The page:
North Korea still has zero confirmed cases of COVID-19

North Korea still has zero confirmed cases of COVID-19
  • Clock-gray 05:16
  • calendar-gray 03 March 2020

As of Monday, North Korea has no confirmed cases of COVID-19, and Kim Jong-un apparently wants to keep things that way. During a meeting of the ruling Workers’ Party of Korea late last week, Kim called on authorities to close off all potential “channels and space through which the infectious disease may find its way” into the country, APA reports citing Sputnik.

“In case the infectious disease spreading beyond control finds it ways into our country, it will entail serious consequences,” Kim warned, his remarks cited by the Korean Central News Agency.

So far, the country seems to have been successful in staving off the virus – which has hit neighbouring China and South Korea hard. The hermit kingdom, whose access with the outside world is already relatively limited even in the best of times, has managed to do so with a series of “revolutionary” measures, including shutting its borders to tourists, cancelling all flights to Pyongyang from China and Russia, and subjecting North Korea-bound passenger trains to stringent inspections, including quarantine in Sinuiju, in the country’s west, for anyone exhibiting even mild possible symptoms of the virus.

Foreigners already in the country are subjected to a 30 day quarantine. Furthermore, KCNA reported last week that the government has instructed its State Commission on Quality Management standards watchdog to quarantine imported goods for a ten day period, and to engage in disinfection measures as necessary.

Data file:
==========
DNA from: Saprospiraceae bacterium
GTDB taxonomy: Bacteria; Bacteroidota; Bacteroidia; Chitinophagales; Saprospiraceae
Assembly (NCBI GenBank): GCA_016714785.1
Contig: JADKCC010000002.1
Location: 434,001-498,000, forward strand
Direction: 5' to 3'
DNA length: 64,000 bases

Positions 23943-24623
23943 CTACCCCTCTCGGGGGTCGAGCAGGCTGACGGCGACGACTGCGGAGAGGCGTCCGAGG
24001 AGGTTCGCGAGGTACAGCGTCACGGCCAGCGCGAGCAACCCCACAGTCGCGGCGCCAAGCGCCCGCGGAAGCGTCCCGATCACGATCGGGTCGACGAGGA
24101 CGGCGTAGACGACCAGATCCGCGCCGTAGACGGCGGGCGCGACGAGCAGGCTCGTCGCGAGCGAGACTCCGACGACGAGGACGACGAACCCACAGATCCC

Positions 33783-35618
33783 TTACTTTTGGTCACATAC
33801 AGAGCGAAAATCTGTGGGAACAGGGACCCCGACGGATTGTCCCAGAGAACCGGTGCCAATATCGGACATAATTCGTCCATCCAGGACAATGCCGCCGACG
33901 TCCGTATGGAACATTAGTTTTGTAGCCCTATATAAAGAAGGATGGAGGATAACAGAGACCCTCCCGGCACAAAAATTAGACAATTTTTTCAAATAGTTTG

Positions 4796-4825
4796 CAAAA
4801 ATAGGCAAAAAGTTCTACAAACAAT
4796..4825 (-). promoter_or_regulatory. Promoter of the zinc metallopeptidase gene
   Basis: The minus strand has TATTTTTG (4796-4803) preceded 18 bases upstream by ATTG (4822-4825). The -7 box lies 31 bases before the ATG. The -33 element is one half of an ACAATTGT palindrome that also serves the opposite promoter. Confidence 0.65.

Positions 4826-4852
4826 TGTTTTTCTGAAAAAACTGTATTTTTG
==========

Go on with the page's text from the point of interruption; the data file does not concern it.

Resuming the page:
The country’s efforts have also reportedly included mobilizing and dispatching health authorities across the country to educate people about the virus and promote good public hygiene – such as the wearing of face masks in public places.

In fact, virtually all photos released by the KCNA in recent days have shown everyone – from soldiers, doctors and government workers to ordinary North Koreans, wearing the ubiquitous face masks. The measures to spread public awareness are everywhere, according to reports, and include information on public transit and even vans equipped with loudspeakers driven through the streets to remind people of the danger.

Given North Korea’s generally secretive nature, it’s impossible to know for sure that the virus hasn’t made its way into the country, with speculation on the subject rife in Western media. That said, North Korea is a member of the World Health Organization (WHO), and as such is required to report on issues related to the potential outbreak of contagious viruses, including COVID-19, under international health regulations.

In late February, Pyongyang informed the WHO that it had tested 141 people for the virus, with zero cases confirmed. Pyongyang has also asked the organization for assistance, including disposable gowns, gloves and hazmat suits.

Last month, South Korean media claimed that a North Korean trade official had been summarily executed after leaving COVID-19 quarantine and going to a public bathhouse. The story was soon picked up by some Western tabloids, but has seen no confirmation since. When reading such stories, it’s important to remember that, in previous instances too numerous to list here, reports by South Korean media on North Korean officials' ‘execution’ have often been debunked, with ‘dead’ officials miraculously turned up in public later alive and well.

In any event, North Korea has accumulated a great deal experience ‘practicing’ for a coronavirus-like outbreak in the past, putting in place similarly stringent measures when fighting SARS in 2003 and Ebola in 2014, and weathering both outbreaks successfully, with no cases of either virus reported in the country.

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